Telomeres and Healthy Aging. The Tufts Perspective

Telomeres are bits of DNA genetic material that sit atop DNA strands and keep vital genetic material intact when cells divide or replicate. Think of them as the little plastic piece on top of the shoe laces. When they fall off or become damaged the shoelaces get damaged or frayed. Healthier older individuals have longer DNA strands with intact telomeres compared to people with shorter life spans and chronic diseases who have smaller and shorter telomeres. Whether the shorter telomeres are the “chicken or egg” is unclear but clearly those with shorter telomeres are more likely to die from heart disease or infectious processes.

There does seem to be a relationship between telomere size and nutritional and vitamin levels. Ligi Paul Pottenplackel is a researcher at the Jean Mayer USDA Human Nutrition Research Center on Aging at Tufts New England Medical Center. She has looked extensively at the humans’ intake and concentration of folate and telomere length and health. She found that those with an exceptionally high folate level and intake have shorter telomeres and worse health. While many researchers believe that folate being water soluble is flushed out if you don’t need it and causes no cumulative toxicity, she believes the short telomeres may be the result of excessive folate intake.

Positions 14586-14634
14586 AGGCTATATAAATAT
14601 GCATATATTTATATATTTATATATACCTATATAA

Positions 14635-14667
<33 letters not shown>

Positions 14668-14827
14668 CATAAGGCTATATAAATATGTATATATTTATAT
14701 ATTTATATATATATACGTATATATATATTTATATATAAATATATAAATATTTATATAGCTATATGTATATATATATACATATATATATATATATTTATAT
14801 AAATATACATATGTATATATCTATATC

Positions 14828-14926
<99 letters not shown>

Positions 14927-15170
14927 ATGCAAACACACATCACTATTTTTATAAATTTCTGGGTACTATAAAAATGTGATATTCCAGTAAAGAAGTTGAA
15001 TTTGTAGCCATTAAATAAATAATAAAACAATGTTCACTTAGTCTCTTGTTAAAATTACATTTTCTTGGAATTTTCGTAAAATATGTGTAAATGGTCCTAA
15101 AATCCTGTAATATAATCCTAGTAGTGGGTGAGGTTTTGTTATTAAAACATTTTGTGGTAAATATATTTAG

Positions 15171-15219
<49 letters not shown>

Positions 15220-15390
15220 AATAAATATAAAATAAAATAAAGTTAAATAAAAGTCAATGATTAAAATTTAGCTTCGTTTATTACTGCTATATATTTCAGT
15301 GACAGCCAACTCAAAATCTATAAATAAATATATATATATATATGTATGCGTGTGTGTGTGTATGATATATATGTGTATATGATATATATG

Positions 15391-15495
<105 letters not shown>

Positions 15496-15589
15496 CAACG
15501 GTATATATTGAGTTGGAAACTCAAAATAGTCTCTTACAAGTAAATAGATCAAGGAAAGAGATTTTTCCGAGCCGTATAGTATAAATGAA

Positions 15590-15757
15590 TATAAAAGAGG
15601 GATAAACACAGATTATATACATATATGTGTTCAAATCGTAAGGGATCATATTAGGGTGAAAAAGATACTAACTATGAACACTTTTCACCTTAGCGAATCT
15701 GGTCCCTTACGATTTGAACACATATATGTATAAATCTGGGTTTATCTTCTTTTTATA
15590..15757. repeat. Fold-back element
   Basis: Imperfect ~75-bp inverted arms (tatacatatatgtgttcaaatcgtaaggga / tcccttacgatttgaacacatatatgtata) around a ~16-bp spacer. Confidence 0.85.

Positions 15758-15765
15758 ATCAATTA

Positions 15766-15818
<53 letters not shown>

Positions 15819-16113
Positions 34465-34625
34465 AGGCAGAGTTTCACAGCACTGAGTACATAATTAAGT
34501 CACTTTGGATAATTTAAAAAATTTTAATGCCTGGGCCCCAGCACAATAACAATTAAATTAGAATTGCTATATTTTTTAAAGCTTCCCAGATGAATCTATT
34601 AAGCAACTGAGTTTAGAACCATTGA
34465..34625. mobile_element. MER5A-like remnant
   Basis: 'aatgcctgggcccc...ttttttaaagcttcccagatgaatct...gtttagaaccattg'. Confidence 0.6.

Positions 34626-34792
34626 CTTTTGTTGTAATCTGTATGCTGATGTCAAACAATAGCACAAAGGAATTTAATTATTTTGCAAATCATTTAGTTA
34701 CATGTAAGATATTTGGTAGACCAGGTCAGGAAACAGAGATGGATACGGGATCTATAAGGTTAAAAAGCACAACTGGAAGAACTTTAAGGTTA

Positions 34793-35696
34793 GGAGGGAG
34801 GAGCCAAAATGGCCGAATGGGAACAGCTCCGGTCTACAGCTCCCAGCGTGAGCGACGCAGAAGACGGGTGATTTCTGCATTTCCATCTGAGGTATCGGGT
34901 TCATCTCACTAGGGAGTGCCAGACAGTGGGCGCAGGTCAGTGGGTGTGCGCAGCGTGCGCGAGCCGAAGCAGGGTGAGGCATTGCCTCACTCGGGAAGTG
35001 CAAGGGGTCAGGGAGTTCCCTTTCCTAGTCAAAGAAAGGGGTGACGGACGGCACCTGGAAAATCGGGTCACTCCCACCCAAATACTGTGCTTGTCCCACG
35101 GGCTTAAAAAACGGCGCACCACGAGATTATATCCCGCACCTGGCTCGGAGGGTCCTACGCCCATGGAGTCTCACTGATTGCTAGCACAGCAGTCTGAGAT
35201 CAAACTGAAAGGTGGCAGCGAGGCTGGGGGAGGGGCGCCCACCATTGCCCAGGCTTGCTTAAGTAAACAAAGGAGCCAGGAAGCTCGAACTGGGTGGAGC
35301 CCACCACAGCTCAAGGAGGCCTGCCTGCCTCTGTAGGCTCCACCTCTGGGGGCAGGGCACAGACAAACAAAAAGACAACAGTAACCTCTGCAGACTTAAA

Physical exercise seems to keep telomeres from eroding. In an article in the journal Medicine & Science in Sports and Exercise, researchers showed that telomeres were longer in those who were active. Over time, all participants telomeres shortened but less so in the physically active groups.

While Tufts takes a closer look at nutrition and healthy aging we urge all to stay physically active while eating a balanced diet

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